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I'm trying to create a model to predict churn in the insurance industry. The objective will be to ' predict the probability of each member that will churn next month' i created a one row per member per month dataset where every member has one row for every month he has been active, the demographical information during that month, the household info, the claims made that month, the premiums paid and the calls made to the customer contact center. Below is the sample of what the dataset might look like

Id Year Month product.x product.y claim prem calls

x 2017 8 1 0 250 180 1

x 2017 9 1 0 270 180 0

x 2017 10 1 0 0 180 0

x 2017 11 1 0 250 180 0

Now to the question: I'm trying to predict who is going to churn next month. the test dataset is the active members at the end of this month. the training dataset is the rest of the data, which also has the same members + few members that churned. Since the members in the test dataset are also present in train dataset without any variation across months( in the insurance industry, there is no major change in the activity of individual across months. they pay the same premium as last month, most buy regular drugs-hence regular claims and the demographics change rarely), the model always results that all members will be active.

How do I go about solving this issue? Am I making a mistake in the split of dataset?

Any thoughts will be highly appreciated

update for mkl:

you're right. the data is far from perfect. but we are getting there by incorporating more variables. Currently, I tried the following: • Performed k fold cross-validation on the entire dataset with tree ensemble learner and random forest (predicts all customers to be active. Zero kappa score) • I made a split on the one row per member per month dataset in such a way that I have a designated test dataset consisting of all the members that are active at the beginning of the month. The remaining is the training dataset. So, the training dataset contains the termed members and each member has multiple rows for every month till they terminated. Now the training dataset is quite small (the terminated members in a year are very few compared to the active members in the training dataset). Did oversampling of train data and used GBM. Still no results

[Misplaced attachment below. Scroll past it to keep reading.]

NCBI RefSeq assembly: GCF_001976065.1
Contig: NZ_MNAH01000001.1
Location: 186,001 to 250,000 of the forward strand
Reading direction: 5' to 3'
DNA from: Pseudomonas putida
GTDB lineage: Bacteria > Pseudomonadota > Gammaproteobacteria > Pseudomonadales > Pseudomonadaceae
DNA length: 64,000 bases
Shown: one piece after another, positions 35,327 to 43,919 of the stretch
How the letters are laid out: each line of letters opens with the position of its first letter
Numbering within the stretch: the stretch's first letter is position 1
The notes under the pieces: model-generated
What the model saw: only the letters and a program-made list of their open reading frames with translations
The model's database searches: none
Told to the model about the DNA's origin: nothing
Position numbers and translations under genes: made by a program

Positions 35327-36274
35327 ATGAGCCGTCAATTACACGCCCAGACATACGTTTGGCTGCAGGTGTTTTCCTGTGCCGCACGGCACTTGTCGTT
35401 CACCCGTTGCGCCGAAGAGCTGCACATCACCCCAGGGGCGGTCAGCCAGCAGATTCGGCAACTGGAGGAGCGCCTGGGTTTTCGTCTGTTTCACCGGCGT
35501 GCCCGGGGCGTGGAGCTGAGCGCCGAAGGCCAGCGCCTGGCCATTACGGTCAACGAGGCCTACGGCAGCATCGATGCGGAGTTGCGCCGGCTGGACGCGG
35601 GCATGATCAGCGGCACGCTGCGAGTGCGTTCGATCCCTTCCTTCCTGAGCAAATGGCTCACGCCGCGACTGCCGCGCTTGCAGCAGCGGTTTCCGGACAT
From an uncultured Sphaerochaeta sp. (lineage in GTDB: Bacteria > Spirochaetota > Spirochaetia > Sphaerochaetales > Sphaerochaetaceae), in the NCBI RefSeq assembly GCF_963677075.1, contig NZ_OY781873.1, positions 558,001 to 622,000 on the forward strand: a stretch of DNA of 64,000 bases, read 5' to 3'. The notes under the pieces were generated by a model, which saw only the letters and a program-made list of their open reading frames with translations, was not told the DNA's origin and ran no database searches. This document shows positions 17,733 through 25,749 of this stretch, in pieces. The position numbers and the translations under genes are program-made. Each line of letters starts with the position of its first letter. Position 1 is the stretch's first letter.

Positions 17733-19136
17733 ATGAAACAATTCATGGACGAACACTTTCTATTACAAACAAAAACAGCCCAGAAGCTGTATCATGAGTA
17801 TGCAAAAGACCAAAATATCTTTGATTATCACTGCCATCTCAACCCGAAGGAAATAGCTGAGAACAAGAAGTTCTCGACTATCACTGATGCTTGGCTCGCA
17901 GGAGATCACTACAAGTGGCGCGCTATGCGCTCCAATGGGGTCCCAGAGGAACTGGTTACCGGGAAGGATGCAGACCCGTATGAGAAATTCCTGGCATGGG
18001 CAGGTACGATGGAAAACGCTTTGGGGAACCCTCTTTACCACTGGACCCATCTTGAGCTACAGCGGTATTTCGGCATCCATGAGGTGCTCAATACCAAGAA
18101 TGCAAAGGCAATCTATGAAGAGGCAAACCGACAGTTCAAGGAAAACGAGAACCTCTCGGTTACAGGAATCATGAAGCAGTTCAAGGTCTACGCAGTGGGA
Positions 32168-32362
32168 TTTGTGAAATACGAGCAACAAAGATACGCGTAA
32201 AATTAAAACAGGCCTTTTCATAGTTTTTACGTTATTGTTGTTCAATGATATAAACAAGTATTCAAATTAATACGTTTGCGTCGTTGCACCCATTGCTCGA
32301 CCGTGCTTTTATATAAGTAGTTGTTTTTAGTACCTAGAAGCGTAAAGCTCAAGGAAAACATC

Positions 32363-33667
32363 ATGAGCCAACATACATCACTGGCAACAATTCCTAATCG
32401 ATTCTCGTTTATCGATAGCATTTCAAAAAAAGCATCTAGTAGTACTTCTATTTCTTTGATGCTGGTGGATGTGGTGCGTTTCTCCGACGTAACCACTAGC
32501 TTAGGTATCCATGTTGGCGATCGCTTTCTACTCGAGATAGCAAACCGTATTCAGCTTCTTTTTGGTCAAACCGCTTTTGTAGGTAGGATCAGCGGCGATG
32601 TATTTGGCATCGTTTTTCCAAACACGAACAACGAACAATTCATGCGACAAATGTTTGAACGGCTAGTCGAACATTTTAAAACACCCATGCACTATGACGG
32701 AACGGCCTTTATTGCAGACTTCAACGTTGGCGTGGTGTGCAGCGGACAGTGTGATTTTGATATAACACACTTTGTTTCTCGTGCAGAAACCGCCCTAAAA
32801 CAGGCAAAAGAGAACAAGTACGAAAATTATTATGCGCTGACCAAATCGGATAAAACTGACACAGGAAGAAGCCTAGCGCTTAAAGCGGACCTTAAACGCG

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  • $\begingroup$ Based on the comments that have emerged, I think that the time-scale of analysis might be potentially inappropriate. I fully appreciate what you say about potentially low information in your sample but that might mean you need to reassess the question you are asking. Something like "zero kappa" is so bad that it is almost unusual and hints to the irrelevancy of a train/test dataset rather than difficulty of prediction. $\endgroup$ – usεr11852 Jul 19 '18 at 20:12
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Don't predict yes/no. Instead, predict a probability that someone will churn. Then base any actions (e.g., calling them, offering a discount, whatever) on that probability and the costs of correct/wrong actions.

This earlier thread may be helpful.

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    $\begingroup$ well I can aim at predicting probability. when the ML algorithm tends to encounter the same row in the test dataset as in the training dataset, it ends up predicting that the customer would stay because there are 24 instances of the same customer record in the train dataset that states he is active $\endgroup$ – k_mohan Jul 19 '18 at 16:52